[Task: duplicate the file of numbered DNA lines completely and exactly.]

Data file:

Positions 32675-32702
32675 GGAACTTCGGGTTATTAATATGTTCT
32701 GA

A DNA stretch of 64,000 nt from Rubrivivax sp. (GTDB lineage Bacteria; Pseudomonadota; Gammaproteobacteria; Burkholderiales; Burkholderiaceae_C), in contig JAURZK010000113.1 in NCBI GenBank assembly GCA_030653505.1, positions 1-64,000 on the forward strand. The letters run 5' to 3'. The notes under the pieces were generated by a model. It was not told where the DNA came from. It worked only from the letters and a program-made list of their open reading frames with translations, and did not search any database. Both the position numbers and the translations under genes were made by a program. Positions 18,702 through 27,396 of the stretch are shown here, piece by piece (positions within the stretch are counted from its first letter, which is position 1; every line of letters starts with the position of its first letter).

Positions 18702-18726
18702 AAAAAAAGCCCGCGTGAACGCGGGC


Positions 32675-32702
32675 GGAACTTCGGGTTATTAATATGTTCT
32701 GA

A DNA stretch of 64,000 nt from Rubrivivax sp. (GTDB lineage Bacteria; Pseudomonadota; Gammaproteobacteria; Burkholderiales; Burkholderiaceae_C), in contig JAURZK010000113.1 in NCBI GenBank assembly GCA_030653505.1, positions 1-64,000 on the forward strand. The letters run 5' to 3'. The notes under the pieces were generated by a model. It was not told where the DNA came from. It worked only from the letters and a program-made list of their open reading frames with translations, and did not search any database. Both the position numbers and the translations under genes were made by a program. Positions 18,702 through 27,396 of the stretch are shown here, piece by piece (positions within the stretch are counted from its first letter, which is position 1; every line of letters starts with the position of its first letter).

Positions 18702-18726
18702 AAAAAAAGCCCGCGTGAACGCGGGC